by Patrick Hamilton
A special note on availability of this play:
With the passage of the USMCA trade deal, Canada has, under pressure from the U.S.,
increased copyright duration for authors from
"the life of the author plus 50 years" to "the life of the author plus 70 years".
THIS IS NOT A GOOD THING!
It benefits no one except the companies that control the rights.
When the U.S. unilaterally increased their copyright protection in the 1990s from 50 to 70 years,
it was jokingly called the "Mickey Mouse" copyright act --
because it was done to allow Disney Corp. to maintain copyright on their cartoon rodent.
By the time "life of the author plus 70 years" expires, there could easily be over 2,400 descendants,
each entitled to a share in royalties, likely only pennies per annum.
Yet, the controlling companies continue to collect 100% of their share.
In the meantime, plays such as the one on this page,
legitimately created while the original was in the public domain in Canada,
are suddenly no longer available, harming myself as author,
producing groups such as yours,
and the general public who are prevented from seeing this work.
While the wording of the clauses in the USMCA is a little unclear,
it could be that works that have already fallen into the public domain in Canada
will be re-included in copyright protection.
MEANING THAT THIS PLAY WILL NOT BE AVAILABLE FOR PRODUCTION ANYWHERE IN THE WORLD UNTIL JANUARY 1, 2033!
Patrick Hamilton's classic thriller (Gaslight in the U.K.; Angel Street in the U.S.) started classic thrillers -- everyone else owes him a debt.
Unfortunately, in a world where most new plays don't even last 90 minutes (and don't have an intermission), Hamilton's Gaslight runs three long acts of slow-moving dialogue with little action.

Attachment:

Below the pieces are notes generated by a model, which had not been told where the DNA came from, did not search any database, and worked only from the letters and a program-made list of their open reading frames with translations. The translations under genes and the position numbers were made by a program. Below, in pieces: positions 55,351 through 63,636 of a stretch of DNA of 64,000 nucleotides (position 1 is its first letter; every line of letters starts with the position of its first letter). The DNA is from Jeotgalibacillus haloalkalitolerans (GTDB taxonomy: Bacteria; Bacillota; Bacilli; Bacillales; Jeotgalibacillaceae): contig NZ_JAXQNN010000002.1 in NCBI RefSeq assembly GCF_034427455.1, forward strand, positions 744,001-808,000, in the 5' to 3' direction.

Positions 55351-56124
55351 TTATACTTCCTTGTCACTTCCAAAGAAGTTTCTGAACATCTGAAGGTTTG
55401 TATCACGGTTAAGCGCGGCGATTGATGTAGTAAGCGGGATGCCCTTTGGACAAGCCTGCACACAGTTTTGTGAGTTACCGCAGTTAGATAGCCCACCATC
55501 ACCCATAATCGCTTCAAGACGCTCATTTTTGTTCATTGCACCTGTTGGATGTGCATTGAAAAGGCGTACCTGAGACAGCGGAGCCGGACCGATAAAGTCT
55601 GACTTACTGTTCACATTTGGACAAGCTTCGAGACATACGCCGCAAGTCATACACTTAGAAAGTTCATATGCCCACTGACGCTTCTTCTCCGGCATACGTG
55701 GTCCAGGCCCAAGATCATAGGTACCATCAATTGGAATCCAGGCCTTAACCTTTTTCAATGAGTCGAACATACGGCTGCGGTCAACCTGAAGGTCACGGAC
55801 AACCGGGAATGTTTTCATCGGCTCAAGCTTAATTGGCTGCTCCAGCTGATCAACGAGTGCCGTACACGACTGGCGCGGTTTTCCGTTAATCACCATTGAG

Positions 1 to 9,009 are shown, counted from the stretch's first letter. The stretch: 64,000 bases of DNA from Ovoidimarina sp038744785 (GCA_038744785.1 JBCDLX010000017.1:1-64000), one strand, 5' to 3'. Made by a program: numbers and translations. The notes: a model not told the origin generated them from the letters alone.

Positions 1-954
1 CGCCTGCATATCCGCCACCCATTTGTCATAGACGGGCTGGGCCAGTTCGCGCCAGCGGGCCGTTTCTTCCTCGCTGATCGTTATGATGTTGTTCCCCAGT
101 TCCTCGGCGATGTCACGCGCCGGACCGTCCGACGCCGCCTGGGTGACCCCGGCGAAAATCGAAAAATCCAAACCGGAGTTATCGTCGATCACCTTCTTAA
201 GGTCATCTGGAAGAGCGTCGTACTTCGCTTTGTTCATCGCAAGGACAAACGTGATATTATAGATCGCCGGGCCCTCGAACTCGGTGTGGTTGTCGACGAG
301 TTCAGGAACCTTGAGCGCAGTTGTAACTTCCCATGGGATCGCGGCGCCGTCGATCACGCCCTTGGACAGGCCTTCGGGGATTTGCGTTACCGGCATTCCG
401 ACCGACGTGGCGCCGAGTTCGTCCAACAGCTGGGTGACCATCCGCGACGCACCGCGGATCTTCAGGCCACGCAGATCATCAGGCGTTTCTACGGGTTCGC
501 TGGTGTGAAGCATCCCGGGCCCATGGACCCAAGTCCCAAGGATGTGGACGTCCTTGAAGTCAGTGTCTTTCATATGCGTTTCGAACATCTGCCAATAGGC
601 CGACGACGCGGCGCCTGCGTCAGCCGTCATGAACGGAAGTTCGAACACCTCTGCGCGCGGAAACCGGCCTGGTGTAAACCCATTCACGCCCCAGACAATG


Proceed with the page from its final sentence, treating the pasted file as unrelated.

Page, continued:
This new adaptation turns a pretty staid three-act into a fast-moving two-act and keeps the action moving -- along with everything else.
Hamilton's original play is in the public domain in Canada, at least for now, and so this adaptation can happen, at least for now. Don't hesitate, though! Changes to the copright laws are coming!
One evening, when Jack has gone out, a stranger appears with a strange story to tell. Bella is not losing her mind -- and her husband is definitely not the man she thinks he is.
The search for missing rubies and the malevolent presence of Jack keeps the tension at a high level and the plot flowing.
When Gaslight came to Broadway, the name was changed to Angel Street to, I believe, avoid confusion with a similarly named show. A few minutes with a map of London would have shown that "Angel Street" is a one-block lane that had been occupied for two hundred years by the British General Post Office buildings. The Manninghams never lived on Angel Street. Gaslight is the play's only true name.
James Benda and Emily Richardson, June 2014
3 female/ 2 male; one interior set